Adapting to future needs.

The future of PPC publishing

There are two main ways that I see the future of pay-per-click advertising progressing from where it is now. Currently, PPC is primarily focused on computers, such as desktops and laptops, and companies have focused more on getting clicks than converting those visitors into conversions. In the future, PPC will continue to move towards mobile platforms, while companies refine their marketing messages to focus more on conversion rates.

Google has seen this trend and is helping to promote it with its new enhanced AdWords campaigns. Previously, tablets were included with mobile devices when choosing what kind of devices to target. Now, with tablets like the iPad, Kindle Fire, and others getting closer to miniature computers than mobile phones, it’s increasingly difficult to differentiate between them.

Additionally, about 20% of Internet searches are already local in intent, where people search for addresses, local restaurants, or goods and services provided by someone close to their home. Searches performed on mobile devices such as smartphones have approximately 60% local intent, opening up new avenues for targeting pay-per-click ads to these search engines.

This isn’t just for local businesses either. With one in four Americans located in ten major cities, even national ad campaigns can target search engines with a message tailored for that part of the country. Cultural trends in one city or another can target people based on their location and the type of device they are using.

Another trend that will grow over time is the use of metrics so that ad campaigns focus not on clicks but on conversions. This is a problem mainly with large companies, which can have thousands of ad groups and millions of keywords in a given corporate account. With so much advertising, clickthroughs are practically guaranteed, but conversion rates can suffer with so much data to analyze.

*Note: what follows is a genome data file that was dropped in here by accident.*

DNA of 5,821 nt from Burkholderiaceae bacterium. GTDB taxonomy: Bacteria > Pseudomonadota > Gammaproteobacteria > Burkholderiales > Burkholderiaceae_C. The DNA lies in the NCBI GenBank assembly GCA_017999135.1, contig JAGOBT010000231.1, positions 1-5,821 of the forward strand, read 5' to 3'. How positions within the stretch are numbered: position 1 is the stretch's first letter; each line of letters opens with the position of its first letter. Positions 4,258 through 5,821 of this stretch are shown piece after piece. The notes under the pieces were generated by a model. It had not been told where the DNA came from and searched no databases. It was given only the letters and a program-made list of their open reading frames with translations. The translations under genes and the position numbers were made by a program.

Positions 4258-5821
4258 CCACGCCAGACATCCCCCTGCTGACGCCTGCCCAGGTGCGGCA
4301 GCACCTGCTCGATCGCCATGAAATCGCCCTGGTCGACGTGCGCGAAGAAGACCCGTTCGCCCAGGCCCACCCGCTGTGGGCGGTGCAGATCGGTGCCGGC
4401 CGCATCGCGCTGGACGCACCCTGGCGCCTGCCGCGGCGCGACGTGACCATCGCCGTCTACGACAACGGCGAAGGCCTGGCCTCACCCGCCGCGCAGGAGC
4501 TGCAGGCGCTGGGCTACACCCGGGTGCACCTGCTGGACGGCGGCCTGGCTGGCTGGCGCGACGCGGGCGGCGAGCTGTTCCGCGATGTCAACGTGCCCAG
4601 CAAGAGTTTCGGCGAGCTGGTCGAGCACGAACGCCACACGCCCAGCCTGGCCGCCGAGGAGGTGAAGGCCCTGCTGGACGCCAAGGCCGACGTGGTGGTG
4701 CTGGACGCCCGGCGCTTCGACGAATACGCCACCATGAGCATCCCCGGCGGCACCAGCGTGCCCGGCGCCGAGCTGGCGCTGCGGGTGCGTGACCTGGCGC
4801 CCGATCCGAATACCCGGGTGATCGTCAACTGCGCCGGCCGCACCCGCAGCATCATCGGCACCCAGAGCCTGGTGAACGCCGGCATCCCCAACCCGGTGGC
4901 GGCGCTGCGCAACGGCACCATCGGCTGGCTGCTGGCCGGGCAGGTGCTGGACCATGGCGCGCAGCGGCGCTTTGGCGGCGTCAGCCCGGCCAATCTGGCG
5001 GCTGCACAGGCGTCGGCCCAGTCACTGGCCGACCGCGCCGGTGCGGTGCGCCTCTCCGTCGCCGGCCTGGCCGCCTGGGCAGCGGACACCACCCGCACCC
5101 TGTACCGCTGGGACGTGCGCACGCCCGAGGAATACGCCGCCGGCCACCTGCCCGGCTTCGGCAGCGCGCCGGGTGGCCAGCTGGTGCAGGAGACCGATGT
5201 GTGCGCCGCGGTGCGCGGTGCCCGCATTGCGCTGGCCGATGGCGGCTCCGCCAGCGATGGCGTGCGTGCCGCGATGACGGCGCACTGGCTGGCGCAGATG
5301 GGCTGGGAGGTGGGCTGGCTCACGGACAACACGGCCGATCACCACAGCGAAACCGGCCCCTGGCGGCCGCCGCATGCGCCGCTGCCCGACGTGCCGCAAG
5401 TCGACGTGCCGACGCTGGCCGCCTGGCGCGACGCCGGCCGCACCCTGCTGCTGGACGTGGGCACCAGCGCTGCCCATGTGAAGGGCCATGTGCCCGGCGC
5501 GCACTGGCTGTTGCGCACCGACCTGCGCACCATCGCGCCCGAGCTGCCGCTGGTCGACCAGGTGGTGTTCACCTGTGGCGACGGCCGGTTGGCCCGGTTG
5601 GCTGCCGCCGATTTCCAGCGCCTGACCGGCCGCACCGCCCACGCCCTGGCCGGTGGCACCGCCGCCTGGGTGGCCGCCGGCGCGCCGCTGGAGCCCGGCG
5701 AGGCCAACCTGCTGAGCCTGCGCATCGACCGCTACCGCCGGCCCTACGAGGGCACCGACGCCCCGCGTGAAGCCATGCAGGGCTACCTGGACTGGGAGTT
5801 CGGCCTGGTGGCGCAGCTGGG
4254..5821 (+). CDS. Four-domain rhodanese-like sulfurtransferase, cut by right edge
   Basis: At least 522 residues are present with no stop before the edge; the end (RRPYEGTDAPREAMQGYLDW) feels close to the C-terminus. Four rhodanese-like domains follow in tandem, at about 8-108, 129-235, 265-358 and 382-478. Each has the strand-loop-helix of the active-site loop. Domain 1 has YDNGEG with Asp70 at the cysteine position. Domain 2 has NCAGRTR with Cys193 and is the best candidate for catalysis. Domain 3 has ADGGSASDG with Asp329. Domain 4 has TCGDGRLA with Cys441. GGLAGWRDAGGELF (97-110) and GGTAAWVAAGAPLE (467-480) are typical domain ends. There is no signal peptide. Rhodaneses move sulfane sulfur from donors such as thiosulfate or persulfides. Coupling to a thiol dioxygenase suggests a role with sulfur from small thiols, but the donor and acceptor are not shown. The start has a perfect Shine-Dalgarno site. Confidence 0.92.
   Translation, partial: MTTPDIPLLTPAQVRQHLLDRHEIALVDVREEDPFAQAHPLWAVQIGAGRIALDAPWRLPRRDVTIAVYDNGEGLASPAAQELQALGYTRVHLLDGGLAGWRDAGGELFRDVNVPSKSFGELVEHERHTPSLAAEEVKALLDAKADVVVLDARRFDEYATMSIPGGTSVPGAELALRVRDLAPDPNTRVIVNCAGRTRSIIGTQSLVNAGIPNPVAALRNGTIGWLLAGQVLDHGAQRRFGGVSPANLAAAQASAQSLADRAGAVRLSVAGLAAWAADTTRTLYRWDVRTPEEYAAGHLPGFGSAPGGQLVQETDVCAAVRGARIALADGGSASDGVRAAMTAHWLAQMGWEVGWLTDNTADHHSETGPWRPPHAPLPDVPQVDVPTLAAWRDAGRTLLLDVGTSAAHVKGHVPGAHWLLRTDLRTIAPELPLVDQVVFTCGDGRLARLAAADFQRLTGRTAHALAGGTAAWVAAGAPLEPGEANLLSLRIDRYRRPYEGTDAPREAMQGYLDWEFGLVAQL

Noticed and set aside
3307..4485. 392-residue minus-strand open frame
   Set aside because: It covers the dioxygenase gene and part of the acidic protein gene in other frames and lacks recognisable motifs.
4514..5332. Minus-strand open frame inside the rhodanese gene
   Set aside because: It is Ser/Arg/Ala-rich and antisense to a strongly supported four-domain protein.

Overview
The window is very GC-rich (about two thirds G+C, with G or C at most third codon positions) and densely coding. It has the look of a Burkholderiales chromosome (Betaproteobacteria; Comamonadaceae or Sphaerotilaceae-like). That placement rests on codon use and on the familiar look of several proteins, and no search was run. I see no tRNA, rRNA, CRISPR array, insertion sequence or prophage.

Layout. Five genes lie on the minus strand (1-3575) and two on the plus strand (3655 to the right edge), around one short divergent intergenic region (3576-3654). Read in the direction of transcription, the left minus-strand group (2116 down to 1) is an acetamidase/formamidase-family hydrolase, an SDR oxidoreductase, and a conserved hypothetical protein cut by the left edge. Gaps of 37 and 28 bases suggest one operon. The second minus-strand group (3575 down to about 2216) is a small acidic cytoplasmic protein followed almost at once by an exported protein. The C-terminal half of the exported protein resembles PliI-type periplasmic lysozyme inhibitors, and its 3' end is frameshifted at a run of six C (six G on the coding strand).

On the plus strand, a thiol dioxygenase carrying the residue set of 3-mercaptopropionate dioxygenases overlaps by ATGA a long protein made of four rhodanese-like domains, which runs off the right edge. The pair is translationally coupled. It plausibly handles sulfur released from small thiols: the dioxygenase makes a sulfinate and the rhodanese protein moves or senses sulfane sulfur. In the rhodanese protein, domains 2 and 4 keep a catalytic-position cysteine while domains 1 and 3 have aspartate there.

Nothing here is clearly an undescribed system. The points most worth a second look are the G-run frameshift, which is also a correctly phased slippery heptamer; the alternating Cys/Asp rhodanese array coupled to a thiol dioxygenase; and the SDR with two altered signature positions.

In fact, most companies have no problems with traffic. They have trouble converting that traffic into sales. Looking at data from AdWords and AdCenter is valuable, but adjusting different aspects of landing pages and doing more A / B testing will take more and more time for PPC marketers and web designers.

Therefore, the future of PPC will be more focused on mobile devices and search engines with local intent. Both small and large companies will compete to get their messages to consumers based on their geographic location and the types of devices they use. Additionally, companies will begin to take a closer look at the data they collect from all pay-per-click advertising and begin testing the best way to convert their marketing budget into sales.

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